Captain Kane comes good to heighten England's aura of optimism
So often the question has been asked: Why can't England's top Premier League protagonists translate that form to major tournaments with the national team?
In Monday's dramatic 2-1 Group G win over Tunisia, Harry Kane took the first tentative steps towards confining that criticism to the history books and laying it squarely at the feet of those belonging to vintages gone by.
Time and again since the turn of the century, England's so-called 'golden generation' failed to deliver for their country in the way they had for their clubs - their campaigns often undermined by a poor opening showing that ultimately scuppered their chances of advancing beyond the group stage with any degree of confidence.
Or, as was the case in Brazil four years ago, advancing beyond the group stage at all.
Even throughout his fledgling international career, Kane has been singled out as a man who has teetered dangerously close to following that perilous path, failing to replicate his prolific Tottenham performances, which have yielded 105 league goals across the past four seasons.
But the captain came up trumps in Volgograd, netting the opener on the rebound from close range for his first goal at a major tournament, after 14 unsuccessful shots here and at Euro 2016.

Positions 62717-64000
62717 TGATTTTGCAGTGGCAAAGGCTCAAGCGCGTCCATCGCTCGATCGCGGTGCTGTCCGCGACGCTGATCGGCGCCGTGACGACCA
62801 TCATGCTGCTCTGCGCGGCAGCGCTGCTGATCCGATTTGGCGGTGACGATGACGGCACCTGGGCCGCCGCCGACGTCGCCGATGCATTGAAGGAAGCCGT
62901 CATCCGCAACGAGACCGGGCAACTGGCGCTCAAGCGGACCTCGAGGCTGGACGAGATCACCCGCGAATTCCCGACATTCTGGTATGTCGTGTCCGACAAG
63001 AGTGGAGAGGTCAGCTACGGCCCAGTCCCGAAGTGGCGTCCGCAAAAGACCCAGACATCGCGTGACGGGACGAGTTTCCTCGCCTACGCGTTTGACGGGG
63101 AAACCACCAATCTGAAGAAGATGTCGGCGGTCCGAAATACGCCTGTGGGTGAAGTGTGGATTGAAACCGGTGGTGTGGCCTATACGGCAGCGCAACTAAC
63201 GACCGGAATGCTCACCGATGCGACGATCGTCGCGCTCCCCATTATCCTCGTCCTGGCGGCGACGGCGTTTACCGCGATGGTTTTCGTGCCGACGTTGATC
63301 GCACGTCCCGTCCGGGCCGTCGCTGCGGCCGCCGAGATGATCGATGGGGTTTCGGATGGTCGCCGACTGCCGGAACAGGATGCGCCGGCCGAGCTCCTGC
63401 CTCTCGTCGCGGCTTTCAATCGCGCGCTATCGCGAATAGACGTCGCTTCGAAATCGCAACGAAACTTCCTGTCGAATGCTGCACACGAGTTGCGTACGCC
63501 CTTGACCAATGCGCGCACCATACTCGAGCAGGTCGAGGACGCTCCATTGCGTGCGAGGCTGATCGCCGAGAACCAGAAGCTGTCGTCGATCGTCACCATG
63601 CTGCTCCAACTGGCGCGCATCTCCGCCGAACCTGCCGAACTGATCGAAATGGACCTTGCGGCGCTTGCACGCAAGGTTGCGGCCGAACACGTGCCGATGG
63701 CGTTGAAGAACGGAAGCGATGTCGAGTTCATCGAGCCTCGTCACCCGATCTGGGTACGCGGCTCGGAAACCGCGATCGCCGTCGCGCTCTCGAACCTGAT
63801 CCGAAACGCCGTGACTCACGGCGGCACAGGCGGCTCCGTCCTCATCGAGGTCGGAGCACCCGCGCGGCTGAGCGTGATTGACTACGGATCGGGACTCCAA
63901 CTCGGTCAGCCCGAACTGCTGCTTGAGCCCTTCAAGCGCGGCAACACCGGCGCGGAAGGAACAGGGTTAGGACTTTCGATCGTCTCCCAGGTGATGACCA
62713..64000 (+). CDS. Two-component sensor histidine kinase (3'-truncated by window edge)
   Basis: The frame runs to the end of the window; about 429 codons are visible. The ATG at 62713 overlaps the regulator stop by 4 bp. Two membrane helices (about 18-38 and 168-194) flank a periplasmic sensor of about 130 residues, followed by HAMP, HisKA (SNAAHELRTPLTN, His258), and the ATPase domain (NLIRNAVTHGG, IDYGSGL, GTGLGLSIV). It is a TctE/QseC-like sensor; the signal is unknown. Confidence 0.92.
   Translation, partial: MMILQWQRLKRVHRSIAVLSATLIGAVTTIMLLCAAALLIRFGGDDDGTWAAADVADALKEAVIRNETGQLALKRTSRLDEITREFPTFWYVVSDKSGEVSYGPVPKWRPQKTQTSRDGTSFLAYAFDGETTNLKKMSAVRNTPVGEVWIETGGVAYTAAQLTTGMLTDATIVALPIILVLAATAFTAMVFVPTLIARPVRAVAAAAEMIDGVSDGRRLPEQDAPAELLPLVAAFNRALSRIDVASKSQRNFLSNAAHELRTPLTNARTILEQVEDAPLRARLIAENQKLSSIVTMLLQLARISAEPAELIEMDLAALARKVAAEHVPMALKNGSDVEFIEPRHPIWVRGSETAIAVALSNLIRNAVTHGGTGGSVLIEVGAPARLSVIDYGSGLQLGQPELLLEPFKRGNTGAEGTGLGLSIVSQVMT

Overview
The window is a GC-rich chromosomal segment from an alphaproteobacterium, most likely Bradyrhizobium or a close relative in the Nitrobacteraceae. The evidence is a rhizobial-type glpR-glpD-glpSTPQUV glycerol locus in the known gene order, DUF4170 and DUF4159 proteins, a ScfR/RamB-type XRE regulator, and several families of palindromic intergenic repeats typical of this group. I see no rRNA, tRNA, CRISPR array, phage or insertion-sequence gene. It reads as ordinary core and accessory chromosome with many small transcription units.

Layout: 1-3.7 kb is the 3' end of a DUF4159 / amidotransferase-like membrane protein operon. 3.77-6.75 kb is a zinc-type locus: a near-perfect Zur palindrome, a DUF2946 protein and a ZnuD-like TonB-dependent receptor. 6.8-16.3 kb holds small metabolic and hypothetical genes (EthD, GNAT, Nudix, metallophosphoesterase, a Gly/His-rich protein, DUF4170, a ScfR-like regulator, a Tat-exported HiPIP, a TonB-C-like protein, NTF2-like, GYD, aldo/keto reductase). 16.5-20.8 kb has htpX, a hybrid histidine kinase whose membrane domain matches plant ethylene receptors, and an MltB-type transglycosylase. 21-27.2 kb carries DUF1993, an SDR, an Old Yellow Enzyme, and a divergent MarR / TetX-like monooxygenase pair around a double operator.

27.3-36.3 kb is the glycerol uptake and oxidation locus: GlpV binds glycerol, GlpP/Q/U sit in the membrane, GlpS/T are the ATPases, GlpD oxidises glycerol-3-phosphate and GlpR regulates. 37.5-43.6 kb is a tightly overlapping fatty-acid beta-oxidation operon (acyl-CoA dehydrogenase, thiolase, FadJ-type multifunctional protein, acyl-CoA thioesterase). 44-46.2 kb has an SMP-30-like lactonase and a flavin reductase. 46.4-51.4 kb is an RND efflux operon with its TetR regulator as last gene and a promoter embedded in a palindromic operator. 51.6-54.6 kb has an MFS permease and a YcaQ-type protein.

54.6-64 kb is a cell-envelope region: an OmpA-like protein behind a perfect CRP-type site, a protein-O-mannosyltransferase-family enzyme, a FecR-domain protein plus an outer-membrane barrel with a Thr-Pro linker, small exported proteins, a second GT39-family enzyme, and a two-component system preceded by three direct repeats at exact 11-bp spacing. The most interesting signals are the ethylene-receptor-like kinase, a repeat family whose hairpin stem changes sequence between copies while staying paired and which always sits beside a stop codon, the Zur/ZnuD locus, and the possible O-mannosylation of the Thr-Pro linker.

And, after Tunisia levelled through Ferjani Sassi's penalty following Kyle Walker's needless forearm to the head of Fakhreddine Ben Youssef, the Spurs man nodded home the winner in the 91st minute - his 10th England goal in his last eight outings.
It was a fitting finale to what had been an entertaining, if somewhat haphazard and erratic, affair.
On almost every occasion in recent memory, England's pre-tournament positivity has been swiftly punctured by a lacklustre opening display devoid of vim and vigour.
But this clash was anything but dull.
Gareth Southgate's side flew out of the blocks and ought to have led through Jesse Lingard after just two minutes, before Kane struck.
Walker's error halted their momentum but by half-time Southgate's men had fired in six shots on target - more than any other side at Russia 2018 and the most of any England team since that triumphant 1966 campaign.
6 - England have had six shots on target so far, their most in the first half of a World Cup match since the 1966 semi-final against Portugal (also six). Frustration.#ENG #ENGTUN #WorldCup pic.twitter.com/tkvtW9HArl— OptaJoe (@OptaJoe) June 18, 2018
But Kane, Lingard, Dele Alli and Raheem Sterling only looked sporadically dangerous after the interval - the latter replaced by Marcus Rashford with a quarter of the contest left.
Just when it seemed England would have to settle for a draw - and what Southgate may have seen as two points dropped against an average Tunisia outfit - Kane was on hand to deliver a maximum haul.
Firmly established as one of European club football's top strikers, Kane joined the likes of fellow superstars Cristiano Ronaldo and Romelu Lukaku in making an early bid for the Golden Boot.
The only Englishman to win one of those is Gary Lineker - also the last man to score a World Cup brace for the Three Lions - and Southgate and co will hope their shining light does not fade on the global stage, like so many before him.